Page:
Blood in urine (hematuria) can be caused by various reasons, such as urinary tract infections, bladder stones, prostate problems, or it can be caused by harmful substances such as rat poison. Find out some common and not-so-common causes of this canine illness symptom here.
Medically known as hematuria, blood in urine can be alarming to dog parents.
Because there are a number of possible causes of this condition, it is advisable to learn more about the common causes as well as the other accompanying symptoms for each cause. That way, we are in a better position to deal with the situation.
Let's take a look at some common and not-so-common causes of blood in a dog's urine.
Here are some rather common causes of blood in dog urine:
One of the most common causes of bloody urine in dogs is urinary tract infections. UTIs occur more frequently in female dogs because they have a shorter urethra and bacteria can make their way up the urinary tract much easier.
If your dog has UTI, she may urinate more frequently and may even be incontinent. She may strain while urinating and may have back pain and a fever.
Another common cause of blood in dog urine is bladder stones.
Bladder stones are urinary mineral deposits that gather in the urinary tract and crystalize over time. They are most commonly found in the bladder, but can also be found in the entire urinary tract.
In cases where the stones are very small like bits of gravel, these stones may be eliminated in the urine and may not cause too much pain to the dog, although you may see traces of blood in the dog's urine.
Yeast infections (Candida) can be another cause of bloody urine in dogs, because Candida can cause bladder infections.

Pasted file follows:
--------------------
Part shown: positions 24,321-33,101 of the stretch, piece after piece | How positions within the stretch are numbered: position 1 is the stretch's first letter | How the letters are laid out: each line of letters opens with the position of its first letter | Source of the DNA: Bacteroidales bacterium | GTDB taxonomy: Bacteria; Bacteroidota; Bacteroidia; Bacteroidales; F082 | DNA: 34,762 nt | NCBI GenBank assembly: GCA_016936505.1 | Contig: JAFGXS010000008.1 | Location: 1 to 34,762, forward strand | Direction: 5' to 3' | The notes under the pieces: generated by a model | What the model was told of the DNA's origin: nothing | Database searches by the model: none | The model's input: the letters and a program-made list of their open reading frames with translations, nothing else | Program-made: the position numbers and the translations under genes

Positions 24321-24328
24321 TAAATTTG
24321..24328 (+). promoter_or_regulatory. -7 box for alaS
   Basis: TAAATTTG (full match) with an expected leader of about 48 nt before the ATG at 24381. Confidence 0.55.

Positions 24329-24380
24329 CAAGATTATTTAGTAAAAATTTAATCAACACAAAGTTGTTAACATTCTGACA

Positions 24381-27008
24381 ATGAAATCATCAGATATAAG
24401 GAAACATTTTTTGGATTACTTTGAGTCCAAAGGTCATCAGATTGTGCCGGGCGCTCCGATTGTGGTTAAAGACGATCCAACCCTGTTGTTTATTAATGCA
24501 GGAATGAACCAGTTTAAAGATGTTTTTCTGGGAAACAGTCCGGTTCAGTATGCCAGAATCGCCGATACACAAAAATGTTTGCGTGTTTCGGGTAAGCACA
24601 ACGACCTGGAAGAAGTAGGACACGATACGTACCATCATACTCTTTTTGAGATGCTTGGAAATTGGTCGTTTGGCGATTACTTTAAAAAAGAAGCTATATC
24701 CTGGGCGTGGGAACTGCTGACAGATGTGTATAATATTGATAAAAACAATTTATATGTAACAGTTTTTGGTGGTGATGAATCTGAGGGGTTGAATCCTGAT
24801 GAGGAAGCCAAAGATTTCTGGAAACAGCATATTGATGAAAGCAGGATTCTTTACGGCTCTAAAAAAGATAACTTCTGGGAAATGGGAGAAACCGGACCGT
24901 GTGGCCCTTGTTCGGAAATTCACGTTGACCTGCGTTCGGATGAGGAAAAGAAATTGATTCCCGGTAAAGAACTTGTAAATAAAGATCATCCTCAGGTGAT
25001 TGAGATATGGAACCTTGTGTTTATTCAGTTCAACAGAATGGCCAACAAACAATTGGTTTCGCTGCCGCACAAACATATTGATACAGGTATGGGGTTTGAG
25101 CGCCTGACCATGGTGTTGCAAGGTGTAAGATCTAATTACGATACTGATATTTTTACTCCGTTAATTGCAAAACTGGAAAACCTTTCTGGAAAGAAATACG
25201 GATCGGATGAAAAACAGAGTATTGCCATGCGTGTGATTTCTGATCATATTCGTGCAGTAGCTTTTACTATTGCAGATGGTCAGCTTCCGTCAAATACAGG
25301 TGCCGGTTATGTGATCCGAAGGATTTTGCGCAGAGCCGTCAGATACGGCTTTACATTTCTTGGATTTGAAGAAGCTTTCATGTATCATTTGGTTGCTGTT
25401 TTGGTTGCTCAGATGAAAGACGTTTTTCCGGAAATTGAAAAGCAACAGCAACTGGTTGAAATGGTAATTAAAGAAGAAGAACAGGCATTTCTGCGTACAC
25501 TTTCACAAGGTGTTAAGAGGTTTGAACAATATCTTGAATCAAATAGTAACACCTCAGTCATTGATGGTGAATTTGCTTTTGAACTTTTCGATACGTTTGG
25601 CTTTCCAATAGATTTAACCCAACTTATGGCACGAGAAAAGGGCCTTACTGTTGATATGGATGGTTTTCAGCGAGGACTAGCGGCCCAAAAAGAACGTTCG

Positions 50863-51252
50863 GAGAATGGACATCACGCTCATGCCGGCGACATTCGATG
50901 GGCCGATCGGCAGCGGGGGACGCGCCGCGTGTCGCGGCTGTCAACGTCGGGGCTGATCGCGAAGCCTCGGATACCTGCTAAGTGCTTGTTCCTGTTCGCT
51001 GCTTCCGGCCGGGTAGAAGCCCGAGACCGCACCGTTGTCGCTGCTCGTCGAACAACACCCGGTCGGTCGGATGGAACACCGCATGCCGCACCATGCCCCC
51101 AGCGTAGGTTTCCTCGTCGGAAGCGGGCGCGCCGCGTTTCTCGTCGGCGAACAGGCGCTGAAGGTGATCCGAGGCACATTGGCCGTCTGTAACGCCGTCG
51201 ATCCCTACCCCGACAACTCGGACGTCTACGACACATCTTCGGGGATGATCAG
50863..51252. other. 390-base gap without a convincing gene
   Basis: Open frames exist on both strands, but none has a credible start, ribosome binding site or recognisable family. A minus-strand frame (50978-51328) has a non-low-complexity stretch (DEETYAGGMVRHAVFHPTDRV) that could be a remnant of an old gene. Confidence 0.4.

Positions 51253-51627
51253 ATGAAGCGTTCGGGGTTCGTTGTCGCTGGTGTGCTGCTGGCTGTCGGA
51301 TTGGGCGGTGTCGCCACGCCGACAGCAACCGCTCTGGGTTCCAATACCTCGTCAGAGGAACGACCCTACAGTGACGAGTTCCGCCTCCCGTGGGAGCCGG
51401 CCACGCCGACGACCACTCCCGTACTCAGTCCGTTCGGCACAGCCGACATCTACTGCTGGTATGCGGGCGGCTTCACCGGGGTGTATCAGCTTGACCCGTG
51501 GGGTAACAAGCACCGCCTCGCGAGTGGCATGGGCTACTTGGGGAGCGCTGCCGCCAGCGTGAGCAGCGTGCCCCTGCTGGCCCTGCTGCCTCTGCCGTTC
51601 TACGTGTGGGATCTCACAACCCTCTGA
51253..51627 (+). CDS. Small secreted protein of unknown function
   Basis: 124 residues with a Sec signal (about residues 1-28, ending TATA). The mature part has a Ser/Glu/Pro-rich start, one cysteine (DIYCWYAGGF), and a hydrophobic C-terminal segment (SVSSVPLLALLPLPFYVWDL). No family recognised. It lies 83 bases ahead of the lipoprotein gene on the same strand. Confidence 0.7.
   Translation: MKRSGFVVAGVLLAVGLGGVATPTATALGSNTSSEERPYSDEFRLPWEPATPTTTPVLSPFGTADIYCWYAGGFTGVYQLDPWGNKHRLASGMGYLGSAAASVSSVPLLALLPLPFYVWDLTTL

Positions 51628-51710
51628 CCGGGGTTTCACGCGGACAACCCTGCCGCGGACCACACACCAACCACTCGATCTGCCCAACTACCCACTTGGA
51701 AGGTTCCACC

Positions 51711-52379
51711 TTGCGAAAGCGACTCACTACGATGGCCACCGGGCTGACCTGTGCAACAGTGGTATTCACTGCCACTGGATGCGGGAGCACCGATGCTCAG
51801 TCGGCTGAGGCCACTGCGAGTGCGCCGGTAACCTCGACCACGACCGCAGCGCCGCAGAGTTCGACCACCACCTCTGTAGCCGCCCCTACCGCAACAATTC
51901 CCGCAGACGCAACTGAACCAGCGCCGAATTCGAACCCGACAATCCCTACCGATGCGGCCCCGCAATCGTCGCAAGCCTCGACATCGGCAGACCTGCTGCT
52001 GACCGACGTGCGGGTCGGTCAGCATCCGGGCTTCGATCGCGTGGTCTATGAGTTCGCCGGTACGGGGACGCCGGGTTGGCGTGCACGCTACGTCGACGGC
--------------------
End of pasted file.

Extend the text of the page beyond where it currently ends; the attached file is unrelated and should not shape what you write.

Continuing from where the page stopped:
Besides blood in urine, dogs with Candida will show other symptoms such as ear infections, digestive problems (e.g. flatulence, diarrhea, etc.), and skin irritations (e.g. eczema, hot spots, hives, etc.)
If your male intact dog has blood in his urine, he may have a prostate problem, such as inflammation of the prostate caused by bacterial infection.
When inflammation is present, blood will come at the end of urination rather than throughout urination. Urination may become more frequent and the dog may strain to urinate. The dog may also be feverish.
Dogs with internal injuries may appear unhurt on the outside but may have blood in the urine. If your dog has recently had some kind of accident (e.g. hit by a car, a bad fall), he may have sustained internal injuries.
Dogs that have ingested anti-coagulant rat poison (warfarin) suffer from blood-clotting problems which result in bloody urine.
In addition, the dog will show other signs of poisoning, which include vomiting, diarrhea, and restlessness.
Rat poisoning is an emergency which requires immediate veterinary attention.
Other less common causes of bloody dog urine include:
As you can see, all the causes of blood in dog urine are serious health conditions which require medical attention. If you see blood in your dog's urine, take him to the vet even though he may appear fine. A thorough examination including urinalysis, blood tests, and x-rays will be performed so that a proper diagnosis can be obtained and appropriate treatment can be given.
Do not try to "guess" what's wrong or try different remedies without knowing the root cause.